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From "バーチャル クリストファー" <birch...@infoscience.co.jp>
Subject Re: Writing reliably to HDFS
Date Fri, 03 Aug 2012 08:45:39 GMT

Thanks for the advice.

Just to clarify, when I talk about the agent "dying", I mean crashing or
being killed unexpectedly. I'm worried about how the HDFS writing works
in these cases. When the agent is shutdown cleanly, I can confirm that
all HDFS files are closed correctly and no .tmp files are left lying around.

In the case where the agent dies suddenly and zero-byte .tmp files are
left over, I still haven't found a way to get Hadoop to fix those files
for me.


On 2012/08/02 12:45, Juhani Connolly wrote:
> Hi Chris,
> Answers inline
> On 08/02/2012 11:07 AM, バーチャル クリストファー wrote:
>> Hi,
>> I'm trying to write events to HDFS using Flume 1.2.0 and I have a couple
>> of questions.
>> Firstly, about the reliability semantics of the HdfsEventSink.
>> My number one requirement is reliability, i.e. not losing any events.
>> Ideally, by the time the HdfsEventSink commits the transaction, all
>> events should be safely written to HDFS and visible to other clients, so
>> that no data is lost even if the agent dies after that point. But what
>> is actually happening in my tests is as follows:
>> 1. The HDFS sink takes some events from the FileChannel and writes them
>> to a SequenceFile on HDFS
>> 2. The sink commits the transaction, and the FileChannel updates its
>> checkpoint. As far as FileChannel is concerned, the events have been
>> safely written to the sink.
>> 3. Kill the agent.
>> Result: I'm left with a weird zero-byte, non-zero-byte tmp file on HDFS.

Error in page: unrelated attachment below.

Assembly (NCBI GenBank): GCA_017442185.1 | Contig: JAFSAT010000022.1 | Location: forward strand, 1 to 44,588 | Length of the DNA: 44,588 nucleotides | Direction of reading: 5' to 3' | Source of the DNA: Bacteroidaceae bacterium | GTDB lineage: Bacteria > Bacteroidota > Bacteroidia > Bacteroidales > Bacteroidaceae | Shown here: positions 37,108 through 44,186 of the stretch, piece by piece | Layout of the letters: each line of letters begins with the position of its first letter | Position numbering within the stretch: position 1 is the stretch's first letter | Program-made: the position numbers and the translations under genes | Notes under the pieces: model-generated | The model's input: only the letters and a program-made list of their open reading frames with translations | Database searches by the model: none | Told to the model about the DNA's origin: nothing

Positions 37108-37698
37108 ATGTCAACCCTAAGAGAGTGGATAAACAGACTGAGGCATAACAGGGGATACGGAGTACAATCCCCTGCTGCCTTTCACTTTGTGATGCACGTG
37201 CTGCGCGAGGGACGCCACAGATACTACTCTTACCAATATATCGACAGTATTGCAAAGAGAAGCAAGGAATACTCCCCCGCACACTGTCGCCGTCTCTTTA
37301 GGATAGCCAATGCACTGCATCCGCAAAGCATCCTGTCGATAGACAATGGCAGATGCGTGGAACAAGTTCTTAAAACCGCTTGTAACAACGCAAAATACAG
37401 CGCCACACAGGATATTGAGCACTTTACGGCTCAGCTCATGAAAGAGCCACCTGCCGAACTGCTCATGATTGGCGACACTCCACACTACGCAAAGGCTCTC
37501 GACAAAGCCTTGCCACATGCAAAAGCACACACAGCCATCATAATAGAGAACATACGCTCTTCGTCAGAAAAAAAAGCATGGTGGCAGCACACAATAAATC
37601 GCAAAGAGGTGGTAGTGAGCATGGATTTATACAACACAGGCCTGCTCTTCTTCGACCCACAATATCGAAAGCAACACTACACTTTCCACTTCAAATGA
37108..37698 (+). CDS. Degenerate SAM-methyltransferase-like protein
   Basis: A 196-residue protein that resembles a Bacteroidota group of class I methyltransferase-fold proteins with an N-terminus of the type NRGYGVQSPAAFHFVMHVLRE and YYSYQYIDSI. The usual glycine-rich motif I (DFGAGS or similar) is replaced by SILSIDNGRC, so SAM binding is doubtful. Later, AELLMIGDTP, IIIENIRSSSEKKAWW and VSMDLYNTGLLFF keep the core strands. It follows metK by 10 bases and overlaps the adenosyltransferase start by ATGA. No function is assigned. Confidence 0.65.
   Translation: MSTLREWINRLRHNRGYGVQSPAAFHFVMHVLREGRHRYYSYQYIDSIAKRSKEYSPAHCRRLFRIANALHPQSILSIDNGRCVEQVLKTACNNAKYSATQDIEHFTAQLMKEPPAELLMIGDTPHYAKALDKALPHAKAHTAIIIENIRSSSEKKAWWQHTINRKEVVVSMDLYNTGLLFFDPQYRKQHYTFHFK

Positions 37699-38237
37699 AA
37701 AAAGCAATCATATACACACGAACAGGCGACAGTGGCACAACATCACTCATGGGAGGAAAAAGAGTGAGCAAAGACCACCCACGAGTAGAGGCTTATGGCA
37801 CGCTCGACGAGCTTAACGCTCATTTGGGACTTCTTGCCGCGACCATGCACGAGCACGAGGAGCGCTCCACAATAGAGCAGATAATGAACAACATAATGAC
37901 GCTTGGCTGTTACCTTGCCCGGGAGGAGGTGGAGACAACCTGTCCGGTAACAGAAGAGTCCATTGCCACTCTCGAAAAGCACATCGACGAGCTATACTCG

>> The SequenceFile has not yet been closed and rolled over, so it is still
>> a ".tmp" file. The data is actually in the HDFS blocks, but because the
>> file was not closed, the NameNode thinks it has a length of 0 bytes. I'm
>> not sure how to recover from this.
>> Is this the expected behaviour of the HDFS sink, or am I doing something
>> wrong? Do I need to explicitly enable HDFS append? (I am using HDFS
>> 2.0.0-alpha)
>> I guess the problem is that data is not "safely" written until file
>> rollover occurs, but the timing of file rollover (by time, log count,
>> file size, etc.) is unrelated to the timing of transactions. Is there
>> any way to put these in sync with each other?
> Regarding reliability, I believe that while the file may not be closed,
> you're not actually at risk of losing data. I suspect that adding in
> some code to the sink shutdown to close up any temp files may be a good
> idea. To deal with unexpected failure it may even be an idea to try
> scanning the dest path for any unclosed files on startup.
> I'm not really too familiar with the workings of hdfs sink so maybe
> someone else can add more detail. In our test setup we have yet to have
> any data loss from it.
>> Second question: Could somebody please explain the reasoning behind the
>> default values of the HDFS sink configuration? If I use the defaults,
>> the sink generates zillions of tiny files (max 10 events per file),
>> which as I understand it is not a recommended way to use HDFS.
>> Is it OK to change these settings to generate much larger files (MB, GB
>> scale)? Or should I write a script that periodically combines these tiny
>> files into larger ones?
>> Thanks for any advice,
>> Chris Birchall.
> There's no harm in changing those defaults and I'd strongly recommend
> doing so. We have most of the rolls switched off(set to 0) and we just
> roll hourly(because that's how we want to separate our logs). You may
> also want to change the hdfs.batchSize which defaults to 1... Which is
> gong to cause a bottleneck if you have even a moderate amount of
> traffic. One thing to note is that with large batches, it's possible for
> events to be duplicated(if the batch got partially written and then had
> an error, it will get rollbacked at the channel and then rewritten).

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